Mercruiser 3.0 cutting out in gear?

Discussion in 'Gas Engines' started by jln8383, Jul 17, 2010.

  1. jln8383
    Joined: Jul 2010
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    jln8383 Junior Member

    I have a 99 bayline with the 3.0 mercruiser in it. It seems to run very well with the ear muffs on it and when in nuetral as well it will start and rev up just fine. I put it on the water yesterday and it ran great all morning no problems. After lunch we got on it and it didnt want to idle and it really doesnt want to get up on plain the engine starts to cut out. It will eventually go and get up on plain and once you get it going it runs fine until you have to stop again. It seems like it usually happens during the hottest part of the day cause as the sun started heading down and it cooled off last night it ran fine again. This happens with it a lot and im lost with it. I have changed the spark plugs and ran a fuel system cleaner through it. The temp gauge always stays the same it doesnt seem to be overheating. I have read some stuff on fuel vapor lock or maybe the impeller not working properly but im not sure. Im lost can anyone PLEASE HELP?
     
  2. gonzo
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    gonzo Senior Member

    It can have a variety of problems. Very likely it is a combination. It can be the fuel filter, the fuel pump, the carburator, the fuel line, the anti-siphon valve. Vapor locks can be a problem with fuel injection but not as likely with a carburetor. What color and condition were the old sparkplugs in? That will tell you a lot about the engine.
     
  3. jln8383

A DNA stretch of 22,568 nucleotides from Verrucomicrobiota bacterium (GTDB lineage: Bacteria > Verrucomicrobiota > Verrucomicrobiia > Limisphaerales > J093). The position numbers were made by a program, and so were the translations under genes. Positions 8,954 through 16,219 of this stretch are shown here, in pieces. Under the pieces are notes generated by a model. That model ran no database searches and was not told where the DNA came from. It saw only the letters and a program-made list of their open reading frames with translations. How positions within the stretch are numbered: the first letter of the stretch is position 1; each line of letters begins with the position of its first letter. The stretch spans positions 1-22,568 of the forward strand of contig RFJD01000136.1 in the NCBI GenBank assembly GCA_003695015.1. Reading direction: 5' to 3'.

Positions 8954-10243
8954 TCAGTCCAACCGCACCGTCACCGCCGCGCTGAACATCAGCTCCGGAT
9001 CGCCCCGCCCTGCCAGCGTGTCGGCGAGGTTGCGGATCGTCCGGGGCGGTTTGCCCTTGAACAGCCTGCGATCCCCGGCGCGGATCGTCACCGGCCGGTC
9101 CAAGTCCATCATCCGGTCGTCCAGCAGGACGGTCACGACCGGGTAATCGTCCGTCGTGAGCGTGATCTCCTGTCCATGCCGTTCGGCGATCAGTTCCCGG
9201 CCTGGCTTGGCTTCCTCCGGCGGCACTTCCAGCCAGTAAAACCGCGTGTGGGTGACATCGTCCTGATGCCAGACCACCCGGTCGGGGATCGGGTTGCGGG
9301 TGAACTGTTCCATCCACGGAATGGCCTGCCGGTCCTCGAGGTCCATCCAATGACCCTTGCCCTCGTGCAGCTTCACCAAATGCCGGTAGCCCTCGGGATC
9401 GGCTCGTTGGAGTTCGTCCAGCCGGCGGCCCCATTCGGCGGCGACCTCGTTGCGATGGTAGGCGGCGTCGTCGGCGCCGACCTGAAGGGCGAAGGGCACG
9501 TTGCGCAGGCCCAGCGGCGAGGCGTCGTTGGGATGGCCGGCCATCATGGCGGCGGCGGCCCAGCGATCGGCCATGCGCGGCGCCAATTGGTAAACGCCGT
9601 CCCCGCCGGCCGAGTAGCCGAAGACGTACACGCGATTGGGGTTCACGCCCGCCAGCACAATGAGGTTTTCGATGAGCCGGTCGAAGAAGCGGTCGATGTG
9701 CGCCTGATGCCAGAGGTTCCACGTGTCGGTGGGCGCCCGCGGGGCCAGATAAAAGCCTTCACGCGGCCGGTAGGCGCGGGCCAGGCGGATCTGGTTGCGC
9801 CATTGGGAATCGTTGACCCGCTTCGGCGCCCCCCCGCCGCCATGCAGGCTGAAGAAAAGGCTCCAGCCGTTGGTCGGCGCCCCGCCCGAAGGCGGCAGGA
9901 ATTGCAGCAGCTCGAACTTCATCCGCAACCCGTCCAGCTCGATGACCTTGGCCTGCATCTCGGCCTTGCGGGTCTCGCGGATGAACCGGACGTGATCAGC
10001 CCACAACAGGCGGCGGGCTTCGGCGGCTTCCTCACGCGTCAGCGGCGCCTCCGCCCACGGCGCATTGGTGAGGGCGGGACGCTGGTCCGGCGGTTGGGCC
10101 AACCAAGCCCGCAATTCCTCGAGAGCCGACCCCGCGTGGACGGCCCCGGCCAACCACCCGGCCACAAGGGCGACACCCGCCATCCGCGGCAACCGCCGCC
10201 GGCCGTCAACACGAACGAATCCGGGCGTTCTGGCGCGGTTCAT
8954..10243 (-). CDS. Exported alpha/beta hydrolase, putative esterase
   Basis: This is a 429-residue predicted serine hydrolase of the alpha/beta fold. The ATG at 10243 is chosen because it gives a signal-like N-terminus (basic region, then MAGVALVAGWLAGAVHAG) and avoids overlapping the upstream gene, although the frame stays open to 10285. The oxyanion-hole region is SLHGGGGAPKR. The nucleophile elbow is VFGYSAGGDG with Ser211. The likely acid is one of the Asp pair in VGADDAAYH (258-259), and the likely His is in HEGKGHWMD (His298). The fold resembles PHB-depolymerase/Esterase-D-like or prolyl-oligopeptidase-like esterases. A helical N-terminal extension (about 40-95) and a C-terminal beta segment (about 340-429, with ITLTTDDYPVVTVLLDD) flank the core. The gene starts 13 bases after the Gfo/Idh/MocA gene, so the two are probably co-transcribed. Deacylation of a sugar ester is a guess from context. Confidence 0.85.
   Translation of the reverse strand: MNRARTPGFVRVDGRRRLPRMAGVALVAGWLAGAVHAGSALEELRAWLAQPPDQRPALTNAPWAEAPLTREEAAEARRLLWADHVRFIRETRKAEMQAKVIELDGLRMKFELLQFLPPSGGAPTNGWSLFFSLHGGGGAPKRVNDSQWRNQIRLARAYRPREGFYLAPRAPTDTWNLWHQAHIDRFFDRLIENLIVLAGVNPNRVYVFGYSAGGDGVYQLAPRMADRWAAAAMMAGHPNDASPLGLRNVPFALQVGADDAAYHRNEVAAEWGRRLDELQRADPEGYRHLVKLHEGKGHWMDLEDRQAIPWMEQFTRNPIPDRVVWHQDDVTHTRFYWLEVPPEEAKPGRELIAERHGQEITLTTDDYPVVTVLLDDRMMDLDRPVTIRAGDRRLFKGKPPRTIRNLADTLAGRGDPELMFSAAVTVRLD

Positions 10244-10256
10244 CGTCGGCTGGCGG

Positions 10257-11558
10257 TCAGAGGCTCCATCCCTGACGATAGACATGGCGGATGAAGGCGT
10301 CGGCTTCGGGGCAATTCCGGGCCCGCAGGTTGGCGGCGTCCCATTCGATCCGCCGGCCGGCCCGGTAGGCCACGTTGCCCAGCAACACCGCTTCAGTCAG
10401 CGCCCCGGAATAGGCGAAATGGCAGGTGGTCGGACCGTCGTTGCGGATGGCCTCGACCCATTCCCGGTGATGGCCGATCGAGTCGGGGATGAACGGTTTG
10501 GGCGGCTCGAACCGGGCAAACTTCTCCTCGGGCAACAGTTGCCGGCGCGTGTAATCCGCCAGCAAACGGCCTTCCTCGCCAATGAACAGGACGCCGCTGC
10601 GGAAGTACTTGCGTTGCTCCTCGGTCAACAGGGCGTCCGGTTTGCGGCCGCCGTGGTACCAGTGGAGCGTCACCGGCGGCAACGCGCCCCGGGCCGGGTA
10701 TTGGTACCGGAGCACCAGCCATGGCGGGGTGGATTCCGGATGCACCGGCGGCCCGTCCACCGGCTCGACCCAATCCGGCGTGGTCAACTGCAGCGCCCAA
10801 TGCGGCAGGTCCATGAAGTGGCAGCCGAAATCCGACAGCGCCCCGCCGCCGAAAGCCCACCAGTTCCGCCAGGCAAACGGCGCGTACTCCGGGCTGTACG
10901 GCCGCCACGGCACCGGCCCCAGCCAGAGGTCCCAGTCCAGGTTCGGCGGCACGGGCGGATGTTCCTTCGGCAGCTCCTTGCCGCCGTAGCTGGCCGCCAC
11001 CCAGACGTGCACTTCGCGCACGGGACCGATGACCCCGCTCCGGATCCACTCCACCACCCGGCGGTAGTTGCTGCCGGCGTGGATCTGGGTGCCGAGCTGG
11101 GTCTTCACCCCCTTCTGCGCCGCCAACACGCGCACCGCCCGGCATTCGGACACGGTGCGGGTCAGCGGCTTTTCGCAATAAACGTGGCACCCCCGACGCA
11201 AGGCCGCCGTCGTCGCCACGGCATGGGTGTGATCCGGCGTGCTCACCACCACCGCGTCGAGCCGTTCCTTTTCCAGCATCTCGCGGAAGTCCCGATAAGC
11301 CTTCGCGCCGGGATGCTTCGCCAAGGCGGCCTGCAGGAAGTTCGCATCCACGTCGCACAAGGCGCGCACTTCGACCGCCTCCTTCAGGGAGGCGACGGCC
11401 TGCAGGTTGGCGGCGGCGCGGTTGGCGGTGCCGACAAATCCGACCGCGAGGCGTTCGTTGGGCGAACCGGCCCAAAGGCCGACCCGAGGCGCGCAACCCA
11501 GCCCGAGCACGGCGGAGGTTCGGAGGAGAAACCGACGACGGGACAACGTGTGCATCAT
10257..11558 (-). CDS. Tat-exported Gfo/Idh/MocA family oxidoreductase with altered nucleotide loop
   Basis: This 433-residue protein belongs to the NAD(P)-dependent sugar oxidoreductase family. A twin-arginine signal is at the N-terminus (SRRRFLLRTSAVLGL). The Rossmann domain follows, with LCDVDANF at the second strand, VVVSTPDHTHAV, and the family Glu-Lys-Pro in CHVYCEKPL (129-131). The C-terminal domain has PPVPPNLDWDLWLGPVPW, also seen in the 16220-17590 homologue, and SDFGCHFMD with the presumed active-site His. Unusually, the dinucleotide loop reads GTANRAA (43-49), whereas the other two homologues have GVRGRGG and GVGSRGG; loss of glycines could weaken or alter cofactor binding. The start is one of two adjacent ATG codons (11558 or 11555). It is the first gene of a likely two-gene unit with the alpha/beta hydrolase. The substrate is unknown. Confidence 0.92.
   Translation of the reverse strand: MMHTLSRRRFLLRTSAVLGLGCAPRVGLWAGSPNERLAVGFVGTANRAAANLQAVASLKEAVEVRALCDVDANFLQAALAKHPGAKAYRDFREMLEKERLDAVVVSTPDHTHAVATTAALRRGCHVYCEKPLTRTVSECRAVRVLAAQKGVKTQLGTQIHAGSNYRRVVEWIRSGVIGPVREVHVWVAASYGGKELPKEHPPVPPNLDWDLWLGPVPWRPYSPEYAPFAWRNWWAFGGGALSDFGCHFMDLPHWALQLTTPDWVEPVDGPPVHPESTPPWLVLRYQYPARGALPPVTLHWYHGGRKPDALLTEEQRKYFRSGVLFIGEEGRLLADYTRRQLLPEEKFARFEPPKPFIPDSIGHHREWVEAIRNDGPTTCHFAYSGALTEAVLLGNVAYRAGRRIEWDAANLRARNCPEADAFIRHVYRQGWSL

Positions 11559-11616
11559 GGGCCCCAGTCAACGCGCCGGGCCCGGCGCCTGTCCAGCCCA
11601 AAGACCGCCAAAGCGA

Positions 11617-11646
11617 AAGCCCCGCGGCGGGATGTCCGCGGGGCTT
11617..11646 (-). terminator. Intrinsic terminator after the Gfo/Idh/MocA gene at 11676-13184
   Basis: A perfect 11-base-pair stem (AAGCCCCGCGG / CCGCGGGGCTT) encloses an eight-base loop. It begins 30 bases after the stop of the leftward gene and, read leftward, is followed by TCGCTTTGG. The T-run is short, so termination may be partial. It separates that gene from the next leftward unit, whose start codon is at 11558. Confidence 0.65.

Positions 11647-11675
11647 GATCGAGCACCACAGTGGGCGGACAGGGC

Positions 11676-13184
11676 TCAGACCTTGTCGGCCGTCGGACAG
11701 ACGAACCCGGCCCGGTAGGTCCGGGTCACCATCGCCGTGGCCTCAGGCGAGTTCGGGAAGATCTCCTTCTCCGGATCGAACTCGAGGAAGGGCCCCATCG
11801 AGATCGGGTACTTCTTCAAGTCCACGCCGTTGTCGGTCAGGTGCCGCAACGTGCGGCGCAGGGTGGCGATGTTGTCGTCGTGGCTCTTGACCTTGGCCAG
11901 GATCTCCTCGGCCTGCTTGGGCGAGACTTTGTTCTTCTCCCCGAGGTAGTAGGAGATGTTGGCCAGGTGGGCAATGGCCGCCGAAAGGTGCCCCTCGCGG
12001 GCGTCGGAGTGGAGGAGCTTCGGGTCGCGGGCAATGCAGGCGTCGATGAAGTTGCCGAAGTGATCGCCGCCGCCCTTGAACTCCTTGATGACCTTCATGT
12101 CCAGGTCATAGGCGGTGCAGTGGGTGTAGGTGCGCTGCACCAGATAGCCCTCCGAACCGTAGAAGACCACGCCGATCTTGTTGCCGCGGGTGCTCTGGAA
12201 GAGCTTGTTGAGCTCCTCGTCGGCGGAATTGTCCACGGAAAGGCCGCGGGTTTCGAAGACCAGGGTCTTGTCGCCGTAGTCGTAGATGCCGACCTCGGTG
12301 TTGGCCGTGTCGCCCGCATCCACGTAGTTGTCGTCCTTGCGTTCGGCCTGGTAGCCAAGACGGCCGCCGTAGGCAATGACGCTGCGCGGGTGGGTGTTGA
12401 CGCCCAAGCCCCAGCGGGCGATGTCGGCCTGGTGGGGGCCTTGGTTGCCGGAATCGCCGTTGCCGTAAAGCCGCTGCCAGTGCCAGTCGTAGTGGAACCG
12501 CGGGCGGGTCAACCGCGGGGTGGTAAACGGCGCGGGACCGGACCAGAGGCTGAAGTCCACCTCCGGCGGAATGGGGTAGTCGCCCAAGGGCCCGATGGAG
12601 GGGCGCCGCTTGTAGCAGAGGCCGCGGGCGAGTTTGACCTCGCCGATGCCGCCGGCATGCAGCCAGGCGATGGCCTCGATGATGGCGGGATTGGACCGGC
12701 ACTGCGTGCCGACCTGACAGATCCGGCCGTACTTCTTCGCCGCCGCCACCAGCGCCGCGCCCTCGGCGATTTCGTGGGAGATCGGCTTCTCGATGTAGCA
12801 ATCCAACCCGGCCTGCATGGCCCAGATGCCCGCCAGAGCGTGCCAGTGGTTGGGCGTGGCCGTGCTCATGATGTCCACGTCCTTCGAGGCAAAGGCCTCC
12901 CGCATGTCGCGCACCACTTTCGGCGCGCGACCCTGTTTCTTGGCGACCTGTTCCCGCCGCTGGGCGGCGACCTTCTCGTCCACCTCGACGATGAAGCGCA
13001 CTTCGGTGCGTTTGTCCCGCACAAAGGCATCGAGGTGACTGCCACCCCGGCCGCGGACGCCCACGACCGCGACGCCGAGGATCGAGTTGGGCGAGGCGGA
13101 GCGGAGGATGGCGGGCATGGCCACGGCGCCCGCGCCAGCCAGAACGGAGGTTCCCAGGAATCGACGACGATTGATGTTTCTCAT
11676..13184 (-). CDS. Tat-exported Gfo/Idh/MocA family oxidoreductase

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    jln8383 Junior Member

    What is the Anti-syphon valve? The old spark plugs actually looked pretty normal cause that's what I was hoping is that they would give me a clue, but they were normal. Think it could be a fuel pump? Thanks for your help!
     
  4. gonzo
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    gonzo Senior Member

    The anti-siphon valve is inside the fitting where the fuel line attaches to the tank. It has a ball with a spring. The valve opens with about 1 PSI of suction. It prevents the fuel from being siphoned into the bilge if the hose disconnects itself from the engine or gets broken. A faulty or clogged valve can give you intermittent problems.
     
  5. jln8383
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    jln8383 Junior Member

    huh very interesting. I did not know about this valve. Sometimes it smells like fuel in the bilge would it cause that too?
     
  6. gonzo
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    gonzo Senior Member

    That is very dangerous. Do you run the blower before starting? The fuel pump may have a ruptured diafragm.
     
  7. jln8383
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    jln8383 Junior Member

    ya I always run the blower everytime. So ur leaning towards the fuel pump then?
     
  8. CDK
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    CDK retired engineer

    Vapor lock could very well be the problem.